London Grip Poetry Review – Mark Mansfield

Haunts and hauntings: Tanya Parker reviews Mark Mansfield’s Greygolden

Mark Mansfield
Chester River Press USA 2021
ISBN 9798526192187;
pp  56   $15

After the life-changing, culture-altering experiences of the last year, it is difficult not to see every recent artistic offering as a reflection of Covid-19. In this new collection, as in his earlier collection Strangers Like You, Mark Mansfield shows his love for jazz, blues and the cityscapes of the United States. In this new volume, his tone is more personal and his map wider. Unrequited love, passion and early family life are placed between poems inspired by song lyrics and quotations, giving an overall atmosphere of wistful regret, of ‘the road not taken.’ Covid constraints have lent us a suspended atmosphere in which the past can become more real than the present. Mansfield reflects this as he takes us on a detailed journey through his own life.

The twist of the of the opening poem, “Lost Days”, (an English sonnet dedicated to his aunt Dot) is that it manages to be the most vivid of all the pieces, while Mansfield’s first memories of the world are distinctly un-visual:

Your soft Kentucky drawl helped me unblur
our house on Parrish back when I was two,
when I saw by sound and smell, but mostly touch,
and thought my vision how things really were.. 

And while the scenes are governed by in an English sonnet rhyme-scheme, the author’s early mispronunciation of his uncle’s name (“Dim” for Jim) fractures those imposed rules, being both cute and subversive.

There are few things more symbolic of American rural life than the porch swing. A conduit for memories, it is a cradle at the beginning and end of life. In the final lines of “Lost Days”, the adult Mansfield calls to his aunt to ‘rest a spell, and maybe read this poem / out on the porch swing some summer day’, while in “The Swing” he remembers sitting on the high school swing with his girlfriend. When it reaches its apex, the sweethearts launch themselves onto the grass, leaving the empty seat behind. You must leave the securities of the past behind, he suggests, before you can make any discoveries.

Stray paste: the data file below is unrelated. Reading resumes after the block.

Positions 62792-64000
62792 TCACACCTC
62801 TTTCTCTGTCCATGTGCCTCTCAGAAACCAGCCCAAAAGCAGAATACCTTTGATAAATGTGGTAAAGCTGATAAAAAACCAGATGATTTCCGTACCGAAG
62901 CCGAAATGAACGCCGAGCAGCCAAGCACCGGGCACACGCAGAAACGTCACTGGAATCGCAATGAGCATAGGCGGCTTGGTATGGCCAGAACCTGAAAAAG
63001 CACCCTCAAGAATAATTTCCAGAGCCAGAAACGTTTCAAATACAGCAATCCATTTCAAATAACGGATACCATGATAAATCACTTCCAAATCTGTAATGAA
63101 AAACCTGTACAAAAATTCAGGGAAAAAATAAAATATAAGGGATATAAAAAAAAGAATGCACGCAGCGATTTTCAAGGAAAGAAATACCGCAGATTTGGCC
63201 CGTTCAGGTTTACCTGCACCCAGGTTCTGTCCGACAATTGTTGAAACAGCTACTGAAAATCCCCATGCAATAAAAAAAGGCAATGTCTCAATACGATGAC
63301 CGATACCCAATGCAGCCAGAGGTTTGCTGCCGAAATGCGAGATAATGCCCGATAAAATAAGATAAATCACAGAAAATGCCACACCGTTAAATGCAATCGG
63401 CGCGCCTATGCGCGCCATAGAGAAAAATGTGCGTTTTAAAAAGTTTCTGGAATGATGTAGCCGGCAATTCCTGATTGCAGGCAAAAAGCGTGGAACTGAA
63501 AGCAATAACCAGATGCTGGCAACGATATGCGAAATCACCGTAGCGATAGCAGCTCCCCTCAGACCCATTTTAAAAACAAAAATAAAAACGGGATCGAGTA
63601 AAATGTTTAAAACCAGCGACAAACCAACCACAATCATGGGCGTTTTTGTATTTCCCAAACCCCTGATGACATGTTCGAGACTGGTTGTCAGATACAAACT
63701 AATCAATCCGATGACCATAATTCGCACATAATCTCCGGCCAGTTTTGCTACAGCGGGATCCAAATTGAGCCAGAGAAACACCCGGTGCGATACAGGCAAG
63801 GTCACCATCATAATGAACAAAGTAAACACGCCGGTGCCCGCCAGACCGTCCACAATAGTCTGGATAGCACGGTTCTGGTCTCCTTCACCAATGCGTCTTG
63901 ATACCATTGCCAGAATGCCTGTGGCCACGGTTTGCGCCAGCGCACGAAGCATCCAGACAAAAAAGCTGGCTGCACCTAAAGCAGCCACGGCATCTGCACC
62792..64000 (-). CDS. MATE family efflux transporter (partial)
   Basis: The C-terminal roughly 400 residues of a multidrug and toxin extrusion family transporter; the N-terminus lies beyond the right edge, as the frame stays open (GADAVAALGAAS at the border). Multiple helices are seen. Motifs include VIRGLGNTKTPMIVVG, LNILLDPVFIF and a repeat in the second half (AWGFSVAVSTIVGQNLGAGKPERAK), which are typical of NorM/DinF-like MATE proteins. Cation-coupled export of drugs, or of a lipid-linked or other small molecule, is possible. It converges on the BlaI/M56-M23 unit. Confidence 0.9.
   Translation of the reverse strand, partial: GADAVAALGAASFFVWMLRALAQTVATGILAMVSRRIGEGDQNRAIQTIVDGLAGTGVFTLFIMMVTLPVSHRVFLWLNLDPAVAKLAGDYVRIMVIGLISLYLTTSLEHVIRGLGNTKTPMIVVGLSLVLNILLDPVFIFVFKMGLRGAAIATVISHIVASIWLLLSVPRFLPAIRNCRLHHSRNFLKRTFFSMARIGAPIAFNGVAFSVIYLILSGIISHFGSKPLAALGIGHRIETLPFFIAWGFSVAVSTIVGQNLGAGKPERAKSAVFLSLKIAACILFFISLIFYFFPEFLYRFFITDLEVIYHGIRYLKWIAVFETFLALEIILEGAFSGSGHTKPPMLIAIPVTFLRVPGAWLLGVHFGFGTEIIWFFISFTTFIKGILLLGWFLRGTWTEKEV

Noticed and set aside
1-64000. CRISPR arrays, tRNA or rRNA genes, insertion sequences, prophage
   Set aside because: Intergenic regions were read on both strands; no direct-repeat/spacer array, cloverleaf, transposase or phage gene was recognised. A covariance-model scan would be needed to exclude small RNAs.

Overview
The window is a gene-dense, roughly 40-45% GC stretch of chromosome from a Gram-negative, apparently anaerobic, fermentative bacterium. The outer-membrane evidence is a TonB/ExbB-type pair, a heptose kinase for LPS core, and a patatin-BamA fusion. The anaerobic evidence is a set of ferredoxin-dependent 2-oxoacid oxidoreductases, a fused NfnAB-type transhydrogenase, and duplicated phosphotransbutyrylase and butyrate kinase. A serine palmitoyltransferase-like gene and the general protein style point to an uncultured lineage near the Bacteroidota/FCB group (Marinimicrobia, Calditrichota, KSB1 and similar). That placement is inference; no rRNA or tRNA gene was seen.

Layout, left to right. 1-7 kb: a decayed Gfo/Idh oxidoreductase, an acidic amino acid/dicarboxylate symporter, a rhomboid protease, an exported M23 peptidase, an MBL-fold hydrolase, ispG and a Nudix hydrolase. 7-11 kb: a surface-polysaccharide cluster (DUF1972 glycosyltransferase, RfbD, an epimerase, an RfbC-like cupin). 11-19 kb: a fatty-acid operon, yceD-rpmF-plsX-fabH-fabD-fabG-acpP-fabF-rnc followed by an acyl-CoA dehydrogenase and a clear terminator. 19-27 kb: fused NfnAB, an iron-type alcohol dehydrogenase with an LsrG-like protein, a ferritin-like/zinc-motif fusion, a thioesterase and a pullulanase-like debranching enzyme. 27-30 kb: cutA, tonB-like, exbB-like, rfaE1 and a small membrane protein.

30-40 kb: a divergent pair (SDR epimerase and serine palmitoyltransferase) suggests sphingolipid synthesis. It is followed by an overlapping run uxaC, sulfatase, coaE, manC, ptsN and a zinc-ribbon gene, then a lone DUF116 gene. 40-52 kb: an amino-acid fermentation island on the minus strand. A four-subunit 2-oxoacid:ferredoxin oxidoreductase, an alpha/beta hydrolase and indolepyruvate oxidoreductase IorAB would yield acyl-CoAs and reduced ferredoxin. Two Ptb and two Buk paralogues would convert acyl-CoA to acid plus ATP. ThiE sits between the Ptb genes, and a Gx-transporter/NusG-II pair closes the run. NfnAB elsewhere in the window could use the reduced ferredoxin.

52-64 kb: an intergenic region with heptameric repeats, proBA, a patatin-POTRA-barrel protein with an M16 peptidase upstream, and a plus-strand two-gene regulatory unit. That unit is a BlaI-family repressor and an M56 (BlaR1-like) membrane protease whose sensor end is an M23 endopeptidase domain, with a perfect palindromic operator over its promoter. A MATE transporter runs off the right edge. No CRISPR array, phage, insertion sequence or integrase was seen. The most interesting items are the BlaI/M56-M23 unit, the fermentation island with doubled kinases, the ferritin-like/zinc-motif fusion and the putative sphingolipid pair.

Each figure he remembers takes his/her place as muse and guide, guiding him through part of his journey but ultimately leaving him to continue alone. Perhaps they are his ‘shorelamps,’, (the original title of the collection) or perhaps the lamps are the poems themselves. There is a searching, yearning quality in this volume, (however formal the verse) clearer here than in his earlier work. This is hardly surprising given the new world we are navigating. Every stopping-place – be it a skyscraper, a busy street, even a bed – shows us a fragment of his story before we, like him, must move on.

For Mansfield, landmarks are meeting points and portals. A Central Park fountain, Grant’s Tomb, the Washington Bridge – these are places where loved ones from his past or present may find him, or he them. Walking past the Bethesda Angel fountain on Central Park as a young man, he finds himself alone among a ‘wedge of mostly couples’. Returning to the same spot as an older man, he ‘searches lookalikes’ as he waits for ‘one otherwise engaged’, a loved one who will not return. The spirit of these poems is that of a well-loved play: it can be re-enacted, but never repeated exactly. No performance, even with the same cast, is ever the same twice.

Mansfield’s subtlest examination of inexorable change is a pair of sonnets, “The Grand Hotel (1) and (2)”. In the first, two lovers acting in a play escape from the world of tourist sights and crowds to focus on each other. In the second, the world around them breaks down ‘like a disintegrating roll of film’ and it is their lives they want to escape from in order to get back to the structured certainty of the play.

Shadows, derelict ships, snatches of song, memories of lovers – Greygolden seems to me a ‘remembrance of things past’- a study of those moments when talismans or familiars (a crow, a bar, a bench, a swing) transport the poet to his earlier life. There are lighter moments, not least “Aubade: for Her (and Hermes)” – a 21st century take on Donne’s “The Good Morrow”, perhaps? – but on the whole this is a poet using our Covid-pause to make an honest, if fragmented, record of his history and personal beliefs before reality begins again.